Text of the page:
An Affordable Route to Art Collection

Nowadays, most people can’t afford to purchase an original piece of artwork. Does this mean you’re automatically disqualified from indulging in an art collecting hobby? Absolutely not. There are ways for you to fill the walls of your apartment, office, or house with your favorite pieces of visual artwork without having to break your bank account. The main two alternatives are purchasing reproductions (also know as repro prints) or original prints.

Often times people confuse the two terms, so let’s break them down. An original print is considered an original piece of art because each print is made separately, hence the details in each work may vary. The way an artist goes about making original prints is by first creating an etching on a surface made out of limestone, wood, or metal. Then the artists applies ink or color to the etching and pulls on the matrix.

The end result is a print of the original etching he or she created. According to Sheelah Molone from 2020 Gallery, you can only get a certain amount of prints from the etching, so usually original prints are limited to 10. On the other hand, a reproduction is a printed representation, a duplicate, or a copy of the original work. According to Sheelah, artists usually create repro prints when they want to have a limited edition of prints of an original work.

In terms of what this all means to you — what’s the difference in pricing? Ultimately pricing is going to be up to the artist, but to give you an idea, Sheelah represents print artists whose prices range from €90 up to €200. Usually print prices are calculated relative to the price of the original artwork and the number of prints the artist made (keep in mind that the print may be smaller in scale to the original). The larger the print run, the lower the cost of each print.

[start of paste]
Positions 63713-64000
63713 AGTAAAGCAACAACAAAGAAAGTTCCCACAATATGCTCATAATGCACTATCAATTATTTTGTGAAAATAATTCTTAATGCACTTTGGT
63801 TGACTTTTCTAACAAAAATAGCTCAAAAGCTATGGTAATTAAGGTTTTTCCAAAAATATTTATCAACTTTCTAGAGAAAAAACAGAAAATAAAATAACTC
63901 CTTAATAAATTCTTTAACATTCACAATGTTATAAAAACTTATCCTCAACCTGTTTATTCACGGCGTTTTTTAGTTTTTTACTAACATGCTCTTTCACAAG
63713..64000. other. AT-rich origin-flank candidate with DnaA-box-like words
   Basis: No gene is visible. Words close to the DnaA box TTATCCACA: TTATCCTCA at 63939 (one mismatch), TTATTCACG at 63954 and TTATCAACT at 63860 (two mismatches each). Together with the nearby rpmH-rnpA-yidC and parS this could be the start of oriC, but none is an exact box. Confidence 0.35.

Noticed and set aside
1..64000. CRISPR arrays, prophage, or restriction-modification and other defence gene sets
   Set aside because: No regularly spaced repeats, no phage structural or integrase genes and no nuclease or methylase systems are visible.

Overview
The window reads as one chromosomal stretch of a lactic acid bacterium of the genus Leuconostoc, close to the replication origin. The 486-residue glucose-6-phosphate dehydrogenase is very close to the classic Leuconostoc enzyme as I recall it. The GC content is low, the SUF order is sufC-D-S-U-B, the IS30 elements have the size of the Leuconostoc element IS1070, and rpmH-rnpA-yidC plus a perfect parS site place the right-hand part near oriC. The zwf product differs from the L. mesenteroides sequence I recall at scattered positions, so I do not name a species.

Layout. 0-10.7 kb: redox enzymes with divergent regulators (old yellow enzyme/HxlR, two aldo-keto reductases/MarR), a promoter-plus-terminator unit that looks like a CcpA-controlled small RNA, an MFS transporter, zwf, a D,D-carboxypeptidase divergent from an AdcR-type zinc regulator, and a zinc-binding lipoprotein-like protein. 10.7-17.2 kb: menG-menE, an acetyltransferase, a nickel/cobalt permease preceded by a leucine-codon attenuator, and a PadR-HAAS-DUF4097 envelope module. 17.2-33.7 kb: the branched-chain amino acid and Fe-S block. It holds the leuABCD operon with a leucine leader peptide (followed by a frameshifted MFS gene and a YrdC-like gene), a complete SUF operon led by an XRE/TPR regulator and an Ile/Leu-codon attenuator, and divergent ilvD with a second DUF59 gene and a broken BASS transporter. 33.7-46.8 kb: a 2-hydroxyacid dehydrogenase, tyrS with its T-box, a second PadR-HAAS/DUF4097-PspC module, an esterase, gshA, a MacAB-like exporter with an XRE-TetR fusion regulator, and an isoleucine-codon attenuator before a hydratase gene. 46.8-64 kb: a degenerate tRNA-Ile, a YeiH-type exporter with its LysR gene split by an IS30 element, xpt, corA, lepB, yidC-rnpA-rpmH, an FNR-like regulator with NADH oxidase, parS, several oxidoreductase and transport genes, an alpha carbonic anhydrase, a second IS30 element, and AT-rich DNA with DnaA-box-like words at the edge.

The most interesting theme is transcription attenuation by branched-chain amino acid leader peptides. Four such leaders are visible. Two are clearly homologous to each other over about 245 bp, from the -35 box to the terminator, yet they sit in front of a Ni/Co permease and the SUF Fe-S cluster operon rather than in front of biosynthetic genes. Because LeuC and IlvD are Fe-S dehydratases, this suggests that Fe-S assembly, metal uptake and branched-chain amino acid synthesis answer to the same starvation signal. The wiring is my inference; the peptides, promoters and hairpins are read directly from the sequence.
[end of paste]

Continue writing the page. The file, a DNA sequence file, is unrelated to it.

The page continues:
The good news is that prints will always be more affordable than the original piece. Even though repro prints and original prints are more inexpensive, they are still valued as respectable pieces of art. In fact, many art collectors who miss out on the opportunity to buy an original choose acquiring a print as an alternative. Remember, not all artists make prints of their work, hence obtaining a print is still considered like a good art collecting investment.

So if you’re one of the luck ones that has some disposable income and are interested in starting their very own art collecting, go ahead and give repro prints and original prints a try. A great way to start is by visiting galleries you like and inquiring about prints. If you’re going to dabble on online print shopping be very careful, and perhaps stick to websites of galleries you are familiar with — you wouldn’t want to purchase a poor quality print.

This blog post was originally published on Etienne Kiss-Borlase’s website.